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Cascade Yarns, Inc. v. Knitting Fever, Inc.

United States District Court, W.D. Washington, Seattle

October 16, 2014

CASCADE YARNS, INC., a Washington Corporation Plaintiff,
v.
KNITTING FEVER, INC., KFI, INC., DESIGNER YARNS, LTD., SION ELALOUF, JAY OPPERMAN, DEBBIE BLISS, EMMEPIEFFE SRL, and DOES 1-50, Defendants,
v.
ROBERT A. DUNBABIN, SR., JEAN A. DUNBABIN, ROBERT A DUNBABIN, JR., and SHANNON M. DUNBABIN, Third Party Defendants.

ORDER DENYING MOTION FOR TEMPORARY RESTRAINING ORDER AND ANTISUIT INJUNCTION

RICARDO S. MARTINEZ, District Judge.

THIS MATTER comes before the Court upon Motion for Temporary Restraining Order and Anti-Suit Injunction by Plaintiff Cascade Yarns, Inc. ("Cascade"). Dkt. # 1073. Defendants KFI have filed a brief in opposition, in accordance with Local Civil Rule 65(b)(5). See Dkt. # 1078. Neither party has requested oral argument, and the Court finds it unnecessary. Having considered the parties' briefs and corresponding declarations and exhibits, as well as the relevant record and case law, the Court denies Cascade's Motion for the reasons stated herein.

PROCEDURAL BACKGROUND

On January 17, 2014, the Court issued two Letters Rogatory, one of which was directed to the Spanish central authority requesting production of documents from Fil Katia, S.A. ("Katia"), and the other directed to the Italian central authority requesting production of documents from Lane Mondial S.p.A. ("Mondial"). See Dkt. # 1005. In doing so, the Court addressed KFI's contention that issuance of letters rogatory would be futile in light of Spain and Italy's reservations in accordance with Article 23 of the Hague Convention. The Court explained that "[w]hether the Letters Rogatory will be executed in light of Spain and Italy's Article 23 reservations is a matter for the appropriate Spanish and Italian tribunals, rather than this Court, to determine." Id. at p. 3.

In July 2014, tribunals in Spain and Italy issued orders directing production of documents by Katia and Mondial, prompting KFI's counsel to request permission to participate in these foreign proceedings in order to remind the tribunals of the purported effect of their jurisdiction's Article 23 reservations. See Dkt. # 1079 (Slavitt Decl.), ΒΆΒΆ 6-9. On October 6, 2014, KFI filed a motion for reconsideration of the Italian tribunal's order pertaining to Mondial's production. Dkt. # 1074 (Guite Decl.), Ex. D; see also id. at Ex. G. Meanwhile, it appears that the scheduled production of testimony and documents has not occurred. Cascade asserts that KFI's motion for reconsideration of the Italy tribunal's July 2, 2014 order "thwarted the document production and examination of Mondial." Dkt. # 1073, p. 4. Katia remains obligated to produce documents on October 13, 2014, and its witness is set to be deposed on October 27. Guite Decl., Ex. E.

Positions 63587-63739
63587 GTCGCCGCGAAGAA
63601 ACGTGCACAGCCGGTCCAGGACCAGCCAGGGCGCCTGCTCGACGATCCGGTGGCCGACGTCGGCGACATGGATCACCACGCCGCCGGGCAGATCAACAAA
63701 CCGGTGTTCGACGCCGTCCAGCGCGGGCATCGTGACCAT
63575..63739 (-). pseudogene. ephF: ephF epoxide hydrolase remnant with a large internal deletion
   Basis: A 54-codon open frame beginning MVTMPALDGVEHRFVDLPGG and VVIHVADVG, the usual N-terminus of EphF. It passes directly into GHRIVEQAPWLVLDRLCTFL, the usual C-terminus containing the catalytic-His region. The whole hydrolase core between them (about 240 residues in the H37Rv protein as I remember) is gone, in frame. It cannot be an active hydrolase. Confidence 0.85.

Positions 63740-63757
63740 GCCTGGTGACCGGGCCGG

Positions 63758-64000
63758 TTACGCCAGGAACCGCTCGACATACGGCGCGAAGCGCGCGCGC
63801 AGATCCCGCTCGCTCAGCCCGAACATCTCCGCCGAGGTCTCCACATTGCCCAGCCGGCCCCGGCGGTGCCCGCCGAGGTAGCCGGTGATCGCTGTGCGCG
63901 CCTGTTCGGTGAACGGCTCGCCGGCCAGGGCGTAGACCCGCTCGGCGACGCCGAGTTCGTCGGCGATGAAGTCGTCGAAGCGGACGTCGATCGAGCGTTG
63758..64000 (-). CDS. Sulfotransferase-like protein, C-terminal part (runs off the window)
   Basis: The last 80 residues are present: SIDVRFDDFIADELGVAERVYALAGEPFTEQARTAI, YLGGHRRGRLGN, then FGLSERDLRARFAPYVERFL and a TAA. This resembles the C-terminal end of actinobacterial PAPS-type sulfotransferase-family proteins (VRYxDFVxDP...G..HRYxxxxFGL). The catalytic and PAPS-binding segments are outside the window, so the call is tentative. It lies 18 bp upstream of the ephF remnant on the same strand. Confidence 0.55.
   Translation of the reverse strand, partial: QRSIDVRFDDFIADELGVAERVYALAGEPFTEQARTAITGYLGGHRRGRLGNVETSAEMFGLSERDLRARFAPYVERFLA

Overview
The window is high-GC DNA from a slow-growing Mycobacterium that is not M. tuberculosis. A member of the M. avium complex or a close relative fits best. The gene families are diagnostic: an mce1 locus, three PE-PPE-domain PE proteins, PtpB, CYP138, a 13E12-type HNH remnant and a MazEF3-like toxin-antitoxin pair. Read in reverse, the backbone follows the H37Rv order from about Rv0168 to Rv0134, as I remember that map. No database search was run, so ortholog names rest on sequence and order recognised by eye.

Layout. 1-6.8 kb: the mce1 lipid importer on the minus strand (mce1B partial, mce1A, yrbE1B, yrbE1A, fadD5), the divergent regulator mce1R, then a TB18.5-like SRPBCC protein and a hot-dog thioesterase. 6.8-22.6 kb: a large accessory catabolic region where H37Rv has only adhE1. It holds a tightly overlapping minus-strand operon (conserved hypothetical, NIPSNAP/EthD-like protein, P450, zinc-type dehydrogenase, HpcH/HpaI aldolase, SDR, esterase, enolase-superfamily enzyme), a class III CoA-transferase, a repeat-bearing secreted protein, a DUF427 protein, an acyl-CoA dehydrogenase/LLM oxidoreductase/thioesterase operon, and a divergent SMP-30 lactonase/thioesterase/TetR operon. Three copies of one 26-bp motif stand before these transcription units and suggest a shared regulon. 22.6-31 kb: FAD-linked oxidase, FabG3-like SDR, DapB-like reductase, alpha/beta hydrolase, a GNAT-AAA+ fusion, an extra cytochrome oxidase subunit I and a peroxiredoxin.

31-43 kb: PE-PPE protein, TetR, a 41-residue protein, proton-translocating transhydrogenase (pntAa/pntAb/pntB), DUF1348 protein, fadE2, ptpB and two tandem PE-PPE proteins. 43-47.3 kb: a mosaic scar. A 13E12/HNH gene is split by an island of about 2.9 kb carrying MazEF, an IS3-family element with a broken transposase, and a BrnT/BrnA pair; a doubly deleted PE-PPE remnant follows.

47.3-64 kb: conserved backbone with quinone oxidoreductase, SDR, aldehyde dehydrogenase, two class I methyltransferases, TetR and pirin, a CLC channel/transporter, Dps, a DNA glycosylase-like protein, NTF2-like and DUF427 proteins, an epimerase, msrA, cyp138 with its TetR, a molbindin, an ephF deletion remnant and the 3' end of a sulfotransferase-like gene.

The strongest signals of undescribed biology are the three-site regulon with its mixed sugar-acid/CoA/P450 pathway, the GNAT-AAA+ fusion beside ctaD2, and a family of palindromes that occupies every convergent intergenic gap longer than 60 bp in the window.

ANALYSIS

Through the instant Motion, Cascade seeks to enjoin KFI's further participation in the Spanish and Italian proceedings in order to allow discovery related to Katia and Mondial to move forward. Specifically, Cascade moves the Court to require KFI to withdraw its motion for reconsideration filed on October 6, 2014 in the Italian tribunal and to preclude KFI from filing a motion or objection in the Spanish tribunal seeking to similarly halt Katia's production. See Dkt. # 1073, pp. 9, 10. KFI has filed an opposing brief in which it asserts that Cascade has neither met the standard for issuance of a temporary restraining order nor an anti-suit injunction. The Court agrees.